Mathilde Heu

"In a Nutshell, (Que faire?)", pencil on paper, 5 m x 1.50 m, 2019.

Forms appear, she writes of the process of drawing the palms: wings, leaves, flints. The same might be said of "Que faire? [In a Nutshell]". Using a laser scanner, Heu produced a 3D rendering of a walnut, and then translated this scan into a drawing five metres across. Forms appear, yes, but as quickly disappear, and to commit these to words—to say this palm looks like a wing, this nutshell like a rock face, a churning sea—feels banal, like reciting a dream upon waking. Which seems the point: Heu is less interested in analogy, in drawing equivalences, than in those moments when we lose the sense of what we’re looking at, when we’re overwhelmed by what things could be.

Kit Webb

"A dance of Scale", at the Assembly Point, London (UK), 2019.
Making of "In a Nutshell" (que faire?)", Studio, 2019.
"In a Nutshell (Que faire?), pencil on paper, 5 m x 1.50 m, 2019.

Epicentre, interactive sound installation, mild steel and bone transducers, 3m x 3m x 3m, 2018

I’m not sure how best to approach it, though I’m instructed, Kneel, and raise your elbows, position them on the coin-shaped recesses of the cube you’ve fallen before, press your palms against your ears. It’s a commonplace to vaunt art’s power to prostrate us; rarer, in my experience, for an installation to bring us to our knees. Cubes in the gallery—arranged as mirrors, or cast in hot-rolled steel, six foot by six foot—were used by mid-century minimalists (Robert Morris, Tony Smith) to play our bodies back to us, whether glanced in glass, or figured in the dimensions of oiled metal.

This feels different; not only because I can almost rest my cheek on steel, not only because I am urged to touch.The cube is tilted, sliced away so as to seem part-sunk into the floor; lanced through with harpoon-axes (marking x , y , z ). Leaning forward in this elbow-embrace, with the room’s sounds muffled, my body is made conduit, a message channelled through my bones.

Between my palms, through my skull, icebergs scrape the ocean floor, volcanoes burble underwater; another world,alien, inscrutable, sounds closed within this frame. An epicentre is not the focus or fulcrum of activity, but above it; the point on the earth’s surface under which the ground shivers. ‘Epicentre’ decentres us: it makes the origin, the zero-point—where x , y , z meet at O — unreachable, unknowable; the cube’s slant sets us and our world off-kilter. We are held outside, fixed to an edge; the work asks us to lean, to fall, so it might enter us instead.

Kit Webb

Research around "Epicentre"

Black Boxes, Series of three pencil drawings, A3 (each), 2017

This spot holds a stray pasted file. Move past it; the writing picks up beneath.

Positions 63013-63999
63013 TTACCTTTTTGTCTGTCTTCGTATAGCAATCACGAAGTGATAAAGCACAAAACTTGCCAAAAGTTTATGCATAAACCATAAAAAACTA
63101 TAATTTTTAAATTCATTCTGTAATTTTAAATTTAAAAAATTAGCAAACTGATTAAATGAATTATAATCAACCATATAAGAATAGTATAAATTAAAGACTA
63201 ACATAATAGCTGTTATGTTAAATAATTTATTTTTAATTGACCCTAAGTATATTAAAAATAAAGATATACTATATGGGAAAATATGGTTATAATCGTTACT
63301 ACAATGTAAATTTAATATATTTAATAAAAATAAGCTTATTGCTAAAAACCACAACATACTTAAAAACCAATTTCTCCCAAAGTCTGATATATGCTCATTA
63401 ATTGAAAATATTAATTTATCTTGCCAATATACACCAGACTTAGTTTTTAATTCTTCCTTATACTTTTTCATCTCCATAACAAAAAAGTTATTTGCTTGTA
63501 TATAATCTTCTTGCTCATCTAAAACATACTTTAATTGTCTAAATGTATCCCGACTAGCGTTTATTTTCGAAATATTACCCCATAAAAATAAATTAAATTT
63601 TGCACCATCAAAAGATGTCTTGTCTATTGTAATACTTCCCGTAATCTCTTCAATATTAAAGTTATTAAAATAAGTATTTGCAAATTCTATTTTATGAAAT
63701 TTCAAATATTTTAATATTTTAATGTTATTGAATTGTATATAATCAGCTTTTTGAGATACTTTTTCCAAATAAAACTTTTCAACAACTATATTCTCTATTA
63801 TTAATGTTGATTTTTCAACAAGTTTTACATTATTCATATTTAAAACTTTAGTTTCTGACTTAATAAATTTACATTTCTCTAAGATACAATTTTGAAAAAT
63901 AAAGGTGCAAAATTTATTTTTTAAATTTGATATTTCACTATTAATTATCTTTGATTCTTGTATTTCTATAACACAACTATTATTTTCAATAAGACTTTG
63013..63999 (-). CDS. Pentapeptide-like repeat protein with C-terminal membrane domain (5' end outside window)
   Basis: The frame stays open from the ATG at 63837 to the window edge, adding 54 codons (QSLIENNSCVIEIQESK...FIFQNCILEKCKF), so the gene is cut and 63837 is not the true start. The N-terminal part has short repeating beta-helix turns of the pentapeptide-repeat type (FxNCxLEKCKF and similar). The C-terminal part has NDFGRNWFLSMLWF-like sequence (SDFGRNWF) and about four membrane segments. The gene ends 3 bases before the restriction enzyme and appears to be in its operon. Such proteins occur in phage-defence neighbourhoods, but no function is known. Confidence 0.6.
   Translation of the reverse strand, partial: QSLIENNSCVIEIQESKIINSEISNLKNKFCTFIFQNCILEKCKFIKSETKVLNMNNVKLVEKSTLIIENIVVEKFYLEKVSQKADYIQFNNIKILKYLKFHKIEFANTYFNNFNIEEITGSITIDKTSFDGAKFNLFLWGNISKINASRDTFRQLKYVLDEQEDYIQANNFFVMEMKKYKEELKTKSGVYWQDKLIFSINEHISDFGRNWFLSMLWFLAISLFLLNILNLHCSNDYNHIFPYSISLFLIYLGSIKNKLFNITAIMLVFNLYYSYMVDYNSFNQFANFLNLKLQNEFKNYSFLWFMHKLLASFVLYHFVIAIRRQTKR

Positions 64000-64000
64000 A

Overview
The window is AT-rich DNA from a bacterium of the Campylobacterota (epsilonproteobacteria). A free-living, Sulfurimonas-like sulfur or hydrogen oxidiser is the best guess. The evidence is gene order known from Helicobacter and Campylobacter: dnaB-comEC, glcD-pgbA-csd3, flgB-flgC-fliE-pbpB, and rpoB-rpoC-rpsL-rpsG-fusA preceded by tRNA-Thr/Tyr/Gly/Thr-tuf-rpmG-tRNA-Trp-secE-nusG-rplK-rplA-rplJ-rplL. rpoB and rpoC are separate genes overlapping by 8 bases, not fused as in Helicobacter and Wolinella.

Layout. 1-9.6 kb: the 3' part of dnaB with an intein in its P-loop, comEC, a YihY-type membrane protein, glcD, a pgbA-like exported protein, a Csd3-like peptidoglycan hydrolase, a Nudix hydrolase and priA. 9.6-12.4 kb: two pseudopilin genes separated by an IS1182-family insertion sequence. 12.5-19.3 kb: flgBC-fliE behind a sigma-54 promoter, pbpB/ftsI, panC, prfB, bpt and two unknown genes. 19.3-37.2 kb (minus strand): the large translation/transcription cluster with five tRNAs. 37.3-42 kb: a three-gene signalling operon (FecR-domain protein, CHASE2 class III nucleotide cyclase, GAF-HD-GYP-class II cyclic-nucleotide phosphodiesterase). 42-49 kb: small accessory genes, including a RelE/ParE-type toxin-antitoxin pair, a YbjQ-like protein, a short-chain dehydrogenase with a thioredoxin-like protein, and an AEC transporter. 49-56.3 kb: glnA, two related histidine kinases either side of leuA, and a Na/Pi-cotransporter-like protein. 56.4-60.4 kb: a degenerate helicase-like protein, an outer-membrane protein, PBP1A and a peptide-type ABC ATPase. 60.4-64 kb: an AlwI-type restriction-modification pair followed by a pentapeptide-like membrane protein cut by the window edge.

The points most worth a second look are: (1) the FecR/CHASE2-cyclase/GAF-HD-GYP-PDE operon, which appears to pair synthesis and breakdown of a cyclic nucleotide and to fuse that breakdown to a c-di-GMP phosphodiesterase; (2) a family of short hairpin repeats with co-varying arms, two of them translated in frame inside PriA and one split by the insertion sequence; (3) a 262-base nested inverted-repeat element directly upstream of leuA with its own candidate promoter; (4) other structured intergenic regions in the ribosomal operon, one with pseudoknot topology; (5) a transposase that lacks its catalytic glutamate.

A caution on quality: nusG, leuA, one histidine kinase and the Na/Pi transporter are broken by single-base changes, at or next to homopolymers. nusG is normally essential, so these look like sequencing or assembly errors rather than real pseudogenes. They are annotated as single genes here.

Black Box, etching, A3, 2017
Micro-Worlds, etching and aquatinte, A3, 2017

Special thanks to Ian Whittaker for the welding!

Intervalle Arrêté, charcoal on paper, 10m x 1.50m, 2016

Inspired from the mathematical notion interval, Intervalle Arrêté is an attempt to witness the time of drawing within a given frame.

Intervalle Arrêté, detail, 2016
Intervalle Arrêté, process  2016

Shirt of Serendipity, charcoal imprint, on paper, 2.10 m x 2.60 m, 2015

Detail, 2015.
Research, moment of serendipity at the studio, charcoal rubbing on paper, 2015.
Pattern making, 2015.
Rubbing reveal, 2015.

Imago, Installation, charcoal on paper, 1.74 m x 2.7 m each, 2014

Pareidolia, Installation, charcoal on paper, 17.50 m x 2.60 m, 2014

“Pareidolia” is a 17 meter long installation of charcoal drawings which explore the notion of pareidolia which the tendency for the incorrect interpretation of a stimulus as an object or pattern known to the observer (such as seeing shapes in clouds, seeing faces in nature or abstract patterns).

Pareidolia, Installation, charcoal on paper, 17.50 m x 2.60 m, 2014
Exhibition in Halles USEGO, Sierre (CH), 2014.
D'un monde à l'autre, Halles de Porrentruy, 2015.

Root I, Installation, pencil drawing, A4, 2014

Root II, pencil drawing, A4, 2014

Leaves, pencil drawing, A4, 2014

Paumes,  pencil drawings, A4, 2014

Facing Mathilde Heu’s series of drawn palms—slivers of her right hand; her fingers, wrist, the ball of her thumb cropped by the white of the page—figured from one angle and then another and another,I try to think about what’s revealed in this reiteration. Heu isn’t, I think, looking to them for meaning(not that they’d yield it), isn’t searching for something in them, isn’t “digging” towards some profundity.Instead—and this seems to me a common move in her practice—she trains in on the small, the close at hand, and then returns to it, aware of each approach’s contingency, its glancing of significance. Her interest is as much in the texture of these surfaces as it is in the affects of attention—what happens,what’s felt, when you return and repeat, through the hours spent in detail?

Forms appear, she writes of the process of drawing the palms: wings, leaves, flints.

Kit Webb

Palms, pencil drawing, A4, 2014.
Palms, exhibition "A Dance of Scale", London (UK), 2019.
Paumes,  ceramics, 2014.

Girls just wanna, Sound Installation, apples piezzos and amplifier, 2015

Girls Just Wanna is a sound installation where a number of apples connected to an amplifier produce a discrete sound of female voices chatting, singing or murmuring. Each apple contains a piezo through which the sound is heard. Passers by are invited to kneel and listen to stories relating the desire to devour and be devoured by the loved one.    

In collaboration with Sofia Kouloukouri / Julie Magnenat and Amandine Vaccaielli.

Photos: Rudy Decelière

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